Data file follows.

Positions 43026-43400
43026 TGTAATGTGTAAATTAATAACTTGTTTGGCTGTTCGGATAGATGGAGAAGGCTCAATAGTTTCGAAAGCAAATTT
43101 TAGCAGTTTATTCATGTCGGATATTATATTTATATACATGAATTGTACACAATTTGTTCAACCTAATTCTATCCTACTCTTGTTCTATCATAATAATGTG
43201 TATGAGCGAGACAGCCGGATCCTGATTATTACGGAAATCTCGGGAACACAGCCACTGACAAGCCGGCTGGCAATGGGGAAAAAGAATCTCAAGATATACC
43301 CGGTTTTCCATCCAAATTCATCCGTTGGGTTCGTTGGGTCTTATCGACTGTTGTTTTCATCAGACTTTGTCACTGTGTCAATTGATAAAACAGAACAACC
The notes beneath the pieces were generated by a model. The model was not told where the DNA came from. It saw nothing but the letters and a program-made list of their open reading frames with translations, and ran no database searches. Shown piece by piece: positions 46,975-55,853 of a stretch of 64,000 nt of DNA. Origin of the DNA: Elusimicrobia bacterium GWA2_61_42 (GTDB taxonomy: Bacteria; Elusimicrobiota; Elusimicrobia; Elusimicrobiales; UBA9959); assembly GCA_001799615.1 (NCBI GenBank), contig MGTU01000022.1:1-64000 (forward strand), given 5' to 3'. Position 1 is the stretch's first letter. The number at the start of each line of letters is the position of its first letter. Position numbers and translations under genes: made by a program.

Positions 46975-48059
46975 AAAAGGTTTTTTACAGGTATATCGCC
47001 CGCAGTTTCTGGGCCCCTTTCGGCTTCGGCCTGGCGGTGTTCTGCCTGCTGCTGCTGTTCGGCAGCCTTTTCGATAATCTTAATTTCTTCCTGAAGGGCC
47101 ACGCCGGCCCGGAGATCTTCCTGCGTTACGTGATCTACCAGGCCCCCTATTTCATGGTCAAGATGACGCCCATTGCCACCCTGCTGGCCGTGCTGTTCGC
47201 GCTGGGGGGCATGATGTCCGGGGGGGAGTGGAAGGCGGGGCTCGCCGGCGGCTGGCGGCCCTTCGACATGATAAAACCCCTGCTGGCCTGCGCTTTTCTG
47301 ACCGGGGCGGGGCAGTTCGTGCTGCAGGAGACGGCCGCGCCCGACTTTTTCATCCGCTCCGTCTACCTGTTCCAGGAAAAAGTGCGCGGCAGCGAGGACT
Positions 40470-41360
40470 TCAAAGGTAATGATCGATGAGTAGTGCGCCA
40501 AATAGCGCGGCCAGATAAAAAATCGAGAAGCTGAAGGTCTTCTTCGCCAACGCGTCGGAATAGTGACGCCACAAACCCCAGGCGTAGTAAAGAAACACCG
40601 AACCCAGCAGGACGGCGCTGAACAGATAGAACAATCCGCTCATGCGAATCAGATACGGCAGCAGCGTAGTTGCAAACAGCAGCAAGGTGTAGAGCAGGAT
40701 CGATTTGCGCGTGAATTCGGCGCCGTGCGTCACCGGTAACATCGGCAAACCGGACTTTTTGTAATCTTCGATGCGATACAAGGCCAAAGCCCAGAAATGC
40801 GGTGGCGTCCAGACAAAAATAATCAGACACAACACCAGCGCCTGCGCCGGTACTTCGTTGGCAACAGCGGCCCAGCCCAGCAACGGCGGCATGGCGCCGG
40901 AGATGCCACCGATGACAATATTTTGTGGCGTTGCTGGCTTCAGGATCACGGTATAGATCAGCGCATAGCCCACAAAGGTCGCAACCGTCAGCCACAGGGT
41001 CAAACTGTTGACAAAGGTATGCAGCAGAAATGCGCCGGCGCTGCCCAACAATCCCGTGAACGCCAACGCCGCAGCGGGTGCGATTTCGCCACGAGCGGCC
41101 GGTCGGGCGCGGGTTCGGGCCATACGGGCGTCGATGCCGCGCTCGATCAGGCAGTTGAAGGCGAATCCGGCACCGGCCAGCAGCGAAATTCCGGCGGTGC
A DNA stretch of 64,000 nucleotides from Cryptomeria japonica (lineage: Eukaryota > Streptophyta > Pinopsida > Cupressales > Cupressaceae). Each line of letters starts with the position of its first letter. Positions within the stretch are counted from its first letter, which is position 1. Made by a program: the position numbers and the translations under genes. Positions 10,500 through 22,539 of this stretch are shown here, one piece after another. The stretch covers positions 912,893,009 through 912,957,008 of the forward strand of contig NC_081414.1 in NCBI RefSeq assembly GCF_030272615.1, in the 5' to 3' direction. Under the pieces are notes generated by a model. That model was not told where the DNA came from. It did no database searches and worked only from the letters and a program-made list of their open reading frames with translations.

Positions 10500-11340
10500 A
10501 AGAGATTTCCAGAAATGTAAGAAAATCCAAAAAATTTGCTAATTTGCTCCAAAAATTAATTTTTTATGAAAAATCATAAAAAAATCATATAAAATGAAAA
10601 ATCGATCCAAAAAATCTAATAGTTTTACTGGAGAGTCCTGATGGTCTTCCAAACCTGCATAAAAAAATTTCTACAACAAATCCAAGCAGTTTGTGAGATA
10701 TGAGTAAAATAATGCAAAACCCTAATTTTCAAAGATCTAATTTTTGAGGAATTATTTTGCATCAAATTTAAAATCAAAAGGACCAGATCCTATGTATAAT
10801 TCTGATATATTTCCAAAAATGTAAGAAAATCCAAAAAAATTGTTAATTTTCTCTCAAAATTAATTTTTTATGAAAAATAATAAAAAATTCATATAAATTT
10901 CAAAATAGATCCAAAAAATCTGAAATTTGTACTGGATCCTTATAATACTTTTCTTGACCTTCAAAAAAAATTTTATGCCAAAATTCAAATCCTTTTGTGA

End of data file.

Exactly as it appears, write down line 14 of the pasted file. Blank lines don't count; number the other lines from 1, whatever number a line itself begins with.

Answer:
40470 TCAAAGGTAATGATCGATGAGTAGTGCGCCA